Schools: where British kids once got taught things

October 09, 2008 3:59 PM

Within the modern political lexicon the term 'guidelines' is a particular favourite. These aren't orders,Files_2
but if they aren't obeyed ... well ... there's the door. Guidelines are the distillation of the government's infinite wisdom, the hand gently (but firmly) steering the unenlightened in the right direction.


Ed Balls, Secretary of State for Children, Schools and Families, is a huge fan of guidelines. His department issues guidelines as if no one had ever raised a child before. Yesterdays guidelines dealt with tackling extremism in schools, an important issue worthy of serious consideration.


But of course the guidelines aren't the product of serious consideration. They reflect all the contradictions and debilitating political correctness which cripples our state school system. Teachers are instructed not to consider these guidelines as orders to spy and monitor on children, but rather a helpful reminder that they should be aware of what their children are saying and doing and report any suspicious activity. How this differs from spying elludes me.


There is also a dangerous over-emphasis in the guidelines on the Muslim terrorist threat, marginalising the arguably more important issues of bullying on lines of ethnicity, sexual orientation and weight. But don't worry, there are guidelines for dealing with them too.


Perhaps most distressingly, the guidelines are aimed at children of all ages, from primary up. Discussing the causes and consequences of terrorism is entirely right, but only when the children are at an age to actually understand the causes and consequences. Young children are liable only to be frightened by such discussion, and - ironically - made aware of 'differences' to which they had been previously ignorant.


Schools have long been viewed as the front-line, the only really viable tool with which to build the society government envisages. But in recent years this desire has begun to overshadow the primary purpose of schools, which is to teach. The best way to build a prosperous society, free from discrimination and secure from terrorism is not to force teachers to play spy, or confuse children with contradictory messages ("we are all different, but the same"), but rather by educating all children brilliantly, enabling them (and encouraging them) to read everything, and convincing them that they can be anything.  As long as the state continues to control schools, it will continue to pervert their purpose away from teaching. Schools need to be aware of issues like extremism, but their job is to concentrate on providing children with the thorough education with which to undermine extremism and prejudice. They are not there to be ordered around by central government.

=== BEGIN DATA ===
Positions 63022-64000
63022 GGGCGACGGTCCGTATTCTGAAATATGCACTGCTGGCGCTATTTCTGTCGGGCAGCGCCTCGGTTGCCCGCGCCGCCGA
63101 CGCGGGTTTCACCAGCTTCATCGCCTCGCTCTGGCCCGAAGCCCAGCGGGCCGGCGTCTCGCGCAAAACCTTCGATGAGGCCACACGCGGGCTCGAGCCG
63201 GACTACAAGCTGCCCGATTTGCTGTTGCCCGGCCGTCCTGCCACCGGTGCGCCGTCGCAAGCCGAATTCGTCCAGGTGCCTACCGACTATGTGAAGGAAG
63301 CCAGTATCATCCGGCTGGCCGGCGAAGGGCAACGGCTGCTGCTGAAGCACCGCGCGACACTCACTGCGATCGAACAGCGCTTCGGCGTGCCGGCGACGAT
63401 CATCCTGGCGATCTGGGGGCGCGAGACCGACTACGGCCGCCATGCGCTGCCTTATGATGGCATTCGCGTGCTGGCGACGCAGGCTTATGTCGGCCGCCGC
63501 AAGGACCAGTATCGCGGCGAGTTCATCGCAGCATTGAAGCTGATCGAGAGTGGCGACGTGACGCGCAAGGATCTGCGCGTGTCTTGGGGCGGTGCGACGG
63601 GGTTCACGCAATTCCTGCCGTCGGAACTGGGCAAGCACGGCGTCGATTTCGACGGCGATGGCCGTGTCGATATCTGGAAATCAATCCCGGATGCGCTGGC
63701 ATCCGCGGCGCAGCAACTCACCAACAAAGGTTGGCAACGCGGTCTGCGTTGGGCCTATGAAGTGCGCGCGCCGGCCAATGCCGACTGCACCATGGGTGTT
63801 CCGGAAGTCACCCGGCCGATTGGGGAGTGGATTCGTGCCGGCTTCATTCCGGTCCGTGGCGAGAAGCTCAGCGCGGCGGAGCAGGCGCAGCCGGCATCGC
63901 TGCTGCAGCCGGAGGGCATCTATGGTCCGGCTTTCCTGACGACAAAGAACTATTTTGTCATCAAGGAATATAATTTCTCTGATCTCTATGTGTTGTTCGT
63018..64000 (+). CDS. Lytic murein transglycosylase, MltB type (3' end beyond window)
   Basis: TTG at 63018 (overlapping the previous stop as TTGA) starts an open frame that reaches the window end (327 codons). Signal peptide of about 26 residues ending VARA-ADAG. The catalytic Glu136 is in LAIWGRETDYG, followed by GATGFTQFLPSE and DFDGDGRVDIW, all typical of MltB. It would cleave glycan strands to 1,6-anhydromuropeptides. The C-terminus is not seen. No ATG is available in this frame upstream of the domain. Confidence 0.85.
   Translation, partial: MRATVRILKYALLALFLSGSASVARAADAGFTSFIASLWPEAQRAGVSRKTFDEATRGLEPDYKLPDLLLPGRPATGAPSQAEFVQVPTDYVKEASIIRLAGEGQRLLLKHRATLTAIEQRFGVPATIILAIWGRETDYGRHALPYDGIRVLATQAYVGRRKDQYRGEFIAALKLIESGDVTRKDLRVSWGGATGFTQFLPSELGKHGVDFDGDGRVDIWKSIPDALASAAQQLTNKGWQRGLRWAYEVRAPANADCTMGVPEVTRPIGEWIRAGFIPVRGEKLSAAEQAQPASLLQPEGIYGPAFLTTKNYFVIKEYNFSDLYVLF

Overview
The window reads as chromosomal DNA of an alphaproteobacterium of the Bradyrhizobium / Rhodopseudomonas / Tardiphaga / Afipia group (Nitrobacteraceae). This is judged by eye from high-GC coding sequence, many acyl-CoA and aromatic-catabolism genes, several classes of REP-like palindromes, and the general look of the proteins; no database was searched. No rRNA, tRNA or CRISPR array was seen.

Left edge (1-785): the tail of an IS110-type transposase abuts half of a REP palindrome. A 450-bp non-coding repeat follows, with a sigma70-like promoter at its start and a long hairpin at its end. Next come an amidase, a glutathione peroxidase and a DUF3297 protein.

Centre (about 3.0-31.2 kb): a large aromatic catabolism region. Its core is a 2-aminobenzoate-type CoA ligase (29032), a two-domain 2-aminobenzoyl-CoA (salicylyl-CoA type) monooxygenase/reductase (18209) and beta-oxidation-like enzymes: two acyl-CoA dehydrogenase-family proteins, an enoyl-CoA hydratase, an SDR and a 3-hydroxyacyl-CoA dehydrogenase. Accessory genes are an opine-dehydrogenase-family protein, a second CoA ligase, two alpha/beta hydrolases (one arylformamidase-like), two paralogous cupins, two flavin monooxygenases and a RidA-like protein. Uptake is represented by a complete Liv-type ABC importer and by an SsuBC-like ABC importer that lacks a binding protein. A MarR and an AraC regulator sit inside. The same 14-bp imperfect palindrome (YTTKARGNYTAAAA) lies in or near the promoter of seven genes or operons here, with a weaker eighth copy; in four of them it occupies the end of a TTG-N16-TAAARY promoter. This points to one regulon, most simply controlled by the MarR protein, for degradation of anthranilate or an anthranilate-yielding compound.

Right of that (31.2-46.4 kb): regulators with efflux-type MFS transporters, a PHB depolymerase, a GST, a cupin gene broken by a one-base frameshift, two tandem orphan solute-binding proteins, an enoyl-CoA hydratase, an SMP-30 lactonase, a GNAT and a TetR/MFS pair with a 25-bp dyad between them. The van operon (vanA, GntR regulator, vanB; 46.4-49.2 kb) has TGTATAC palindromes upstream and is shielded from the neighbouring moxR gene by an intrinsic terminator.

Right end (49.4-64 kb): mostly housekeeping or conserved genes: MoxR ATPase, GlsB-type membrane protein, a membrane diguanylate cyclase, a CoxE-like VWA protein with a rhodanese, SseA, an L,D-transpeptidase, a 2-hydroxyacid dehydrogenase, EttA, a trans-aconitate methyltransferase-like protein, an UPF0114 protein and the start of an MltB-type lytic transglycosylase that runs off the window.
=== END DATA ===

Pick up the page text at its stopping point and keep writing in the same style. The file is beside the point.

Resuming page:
Within the modern political lexicon the term 'guidelines' is a particular favourite. These aren't orders,Files_2
but if they aren't obeyed ... well ... there's the door. Guidelines are the distillation of the government's infinite wisdom, the hand gently (but firmly) steering the unenlightened in the right direction.


Ed Balls, Secretary of State for Children, Schools and Families, is a huge fan of guidelines. His department issues guidelines as if no one had ever raised a child before. Yesterdays guidelines dealt with tackling extremism in schools, an important issue worthy of serious consideration.


But of course the guidelines aren't the product of serious consideration. They reflect all the contradictions and debilitating political correctness which cripples our state school system. Teachers are instructed not to consider these guidelines as orders to spy and monitor on children, but rather a helpful reminder that they should be aware of what their children are saying and doing and report any suspicious activity. How this differs from spying elludes me.


There is also a dangerous over-emphasis in the guidelines on the Muslim terrorist threat, marginalising the arguably more important issues of bullying on lines of ethnicity, sexual orientation and weight. But don't worry, there are guidelines for dealing with them too.


Perhaps most distressingly, the guidelines are aimed at children of all ages, from primary up. Discussing the causes and consequences of terrorism is entirely right, but only when the children are at an age to actually understand the causes and consequences. Young children are liable only to be frightened by such discussion, and - ironically - made aware of 'differences' to which they had been previously ignorant.


Schools have long been viewed as the front-line, the only really viable tool with which to build the society government envisages. But in recent years this desire has begun to overshadow the primary purpose of schools, which is to teach. The best way to build a prosperous society, free from discrimination and secure from terrorism is not to force teachers to play spy, or confuse children with contradictory messages ("we are all different, but the same"), but rather by educating all children brilliantly, enabling them (and encouraging them) to read everything, and convincing them that they can be anything.  As long as the state continues to control schools, it will continue to pervert their purpose away from teaching. Schools need to be aware of issues like extremism, but their job is to concentrate on providing children with the thorough education with which to undermine extremism and prejudice. They are not there to be ordered around by central government.

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